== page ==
I was going to post something else today, but Jenna Hatfield wrote an article over heretalking about the atrocity that is the Oxygen show, “I’m Having Their Baby.” She had the opportunity to watch the show before its airing on July 23rd, so she watched it and then reviewed the show. I didn’t want to write a post like this. I would’ve much rather written a post saying how wrong I was about the show when I originally published my thoughts. But I just knew in my heart that I would be right. I’ve said it a multitude of times and I’ll say it again. Any show that follows moms considering adoption before they relinquish is coercive. That alone makes the show a negative idea, and I will never change my mind about that.
Jenna does point out some good things about the show. One of them is that the moms they highlight do not fit some of the more negative stereotypes of mothers who choose adoption over parenting: “birth moms are all teenagers and drug addicts.” Oxygen did a better job of not verifying those stereotypes than TLC did when they aired their “Birth Moms” show. Maybe they learned from TLC’s mistakes. I’m much more inclined to think that the moms Oxygen featured were just those that decided to do the show. I don’t think that Oxygen specifically interviewed moms who did not fit those stereotypes and rejected those that did, in other words.
My friend Coley of BirthMom Buds, who also wrote a magnificent post on the title of the show, actually received a couple of calls from one of the Oxygen show’s producers. First he left a message last week looking for “birth moms” to film for a second season, and then he left a message yesterday asking if he could “pick her brain” about the show. Yes, you read that right. They’re already planning a second season when the first hasn’t been aired yet. Coley did decide to call him back after yesterday’s message, and then I did an interview of sorts with her after she talked to him. I wanted to talk a bit about what he said because this will give you an idea why shows like this should not be aired in the first place. Apparently there have been test groups of this show that have given the show rave reviews and have been very positive toward the show, according to this particular producer. This causes me to wonder where they’re getting these people to watch the show before airing and who are giving it such rave reviews. All of the birth moms and adoptive parents that I know have despised even the idea of the show from the very beginning.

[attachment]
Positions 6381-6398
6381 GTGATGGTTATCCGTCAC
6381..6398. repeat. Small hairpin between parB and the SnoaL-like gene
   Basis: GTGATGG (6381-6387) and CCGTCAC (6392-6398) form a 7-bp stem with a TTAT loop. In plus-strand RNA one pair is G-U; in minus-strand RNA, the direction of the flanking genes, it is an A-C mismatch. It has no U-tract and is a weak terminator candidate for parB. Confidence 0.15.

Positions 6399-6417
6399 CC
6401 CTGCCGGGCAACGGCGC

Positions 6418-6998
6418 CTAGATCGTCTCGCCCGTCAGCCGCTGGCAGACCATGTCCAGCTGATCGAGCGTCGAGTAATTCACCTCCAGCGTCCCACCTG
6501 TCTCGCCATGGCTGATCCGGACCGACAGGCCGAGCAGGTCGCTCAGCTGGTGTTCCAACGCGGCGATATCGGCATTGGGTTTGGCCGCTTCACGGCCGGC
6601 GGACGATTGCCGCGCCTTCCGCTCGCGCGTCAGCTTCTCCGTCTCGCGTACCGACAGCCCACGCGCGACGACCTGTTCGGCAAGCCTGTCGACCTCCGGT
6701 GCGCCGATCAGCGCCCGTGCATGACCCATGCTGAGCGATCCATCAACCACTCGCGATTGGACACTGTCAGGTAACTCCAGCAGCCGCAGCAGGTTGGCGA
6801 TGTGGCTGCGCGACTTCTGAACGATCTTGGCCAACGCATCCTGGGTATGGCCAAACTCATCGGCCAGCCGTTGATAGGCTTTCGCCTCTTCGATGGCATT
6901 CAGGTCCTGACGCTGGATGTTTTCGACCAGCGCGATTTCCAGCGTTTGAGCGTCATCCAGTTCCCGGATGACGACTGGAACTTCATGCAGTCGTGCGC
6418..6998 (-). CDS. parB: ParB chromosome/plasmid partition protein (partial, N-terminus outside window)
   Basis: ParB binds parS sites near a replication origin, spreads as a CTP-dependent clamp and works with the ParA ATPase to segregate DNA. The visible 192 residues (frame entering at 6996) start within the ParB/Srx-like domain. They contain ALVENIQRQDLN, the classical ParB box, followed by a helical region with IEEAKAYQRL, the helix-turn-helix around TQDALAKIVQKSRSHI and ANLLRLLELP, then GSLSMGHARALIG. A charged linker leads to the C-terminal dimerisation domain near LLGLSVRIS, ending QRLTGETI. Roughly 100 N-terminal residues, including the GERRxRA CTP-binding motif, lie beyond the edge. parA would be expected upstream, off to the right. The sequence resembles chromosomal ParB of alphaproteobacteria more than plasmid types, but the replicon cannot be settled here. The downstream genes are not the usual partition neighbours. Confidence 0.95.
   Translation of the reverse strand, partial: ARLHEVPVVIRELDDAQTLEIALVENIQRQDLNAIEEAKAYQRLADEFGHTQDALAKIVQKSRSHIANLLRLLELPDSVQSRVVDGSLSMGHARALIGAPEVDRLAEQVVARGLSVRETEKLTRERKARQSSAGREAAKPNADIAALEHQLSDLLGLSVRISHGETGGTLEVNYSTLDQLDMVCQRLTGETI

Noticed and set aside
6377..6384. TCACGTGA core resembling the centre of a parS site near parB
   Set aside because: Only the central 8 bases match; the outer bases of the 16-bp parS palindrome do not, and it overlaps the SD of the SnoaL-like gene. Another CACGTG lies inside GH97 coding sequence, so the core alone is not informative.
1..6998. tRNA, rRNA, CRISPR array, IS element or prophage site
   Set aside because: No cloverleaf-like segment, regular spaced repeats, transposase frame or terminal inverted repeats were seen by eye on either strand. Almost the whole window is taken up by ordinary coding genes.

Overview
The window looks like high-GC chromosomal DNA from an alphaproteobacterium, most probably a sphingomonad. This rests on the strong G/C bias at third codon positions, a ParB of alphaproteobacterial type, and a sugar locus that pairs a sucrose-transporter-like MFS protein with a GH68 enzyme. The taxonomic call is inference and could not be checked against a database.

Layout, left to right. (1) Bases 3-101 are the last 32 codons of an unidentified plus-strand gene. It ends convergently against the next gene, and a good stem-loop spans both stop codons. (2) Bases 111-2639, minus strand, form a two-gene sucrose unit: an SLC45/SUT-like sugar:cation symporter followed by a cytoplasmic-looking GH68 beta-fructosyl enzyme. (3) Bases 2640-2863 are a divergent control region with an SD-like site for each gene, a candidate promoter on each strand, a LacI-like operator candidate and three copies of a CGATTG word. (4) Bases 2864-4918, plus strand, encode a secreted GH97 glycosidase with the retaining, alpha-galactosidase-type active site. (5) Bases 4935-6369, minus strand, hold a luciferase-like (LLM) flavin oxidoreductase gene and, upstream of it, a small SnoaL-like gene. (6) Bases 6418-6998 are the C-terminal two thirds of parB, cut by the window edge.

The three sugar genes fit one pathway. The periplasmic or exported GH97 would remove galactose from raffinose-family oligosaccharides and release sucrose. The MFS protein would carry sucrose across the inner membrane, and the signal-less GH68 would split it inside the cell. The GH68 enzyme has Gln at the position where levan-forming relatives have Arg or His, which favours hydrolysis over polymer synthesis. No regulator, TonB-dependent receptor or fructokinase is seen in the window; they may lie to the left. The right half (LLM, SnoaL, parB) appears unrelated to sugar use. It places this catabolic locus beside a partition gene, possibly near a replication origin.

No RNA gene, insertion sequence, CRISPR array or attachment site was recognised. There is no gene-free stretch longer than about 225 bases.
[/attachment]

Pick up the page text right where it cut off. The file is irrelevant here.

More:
When Coley told the producer on the phone toward the start of the conversation that the only people who should be referred to as “birth moms” are those mothers that have already signed relinquishment documents, she told me he said, “Good to know, good to know,” and then proceeded to use “birth moms” during the rest of the conversation. To me this says he really doesn’t care about the importance of good terminology, nor does he care about the actual women involved. It causes me to feel that he’s just looking at the women who agree to be filmed during this time as a way to get ratings. This makes an excellent argument for everyone in society, but especially those that have direct connections to adoption like adoption lawyers and agencies, to stop using that term to address mothers that are considering adoption as a possibility. The term has become pervasive in society to such an extent that those who are not directly connected to adoption, as the producer is, don’t have any concept that this term shouldn’t be used.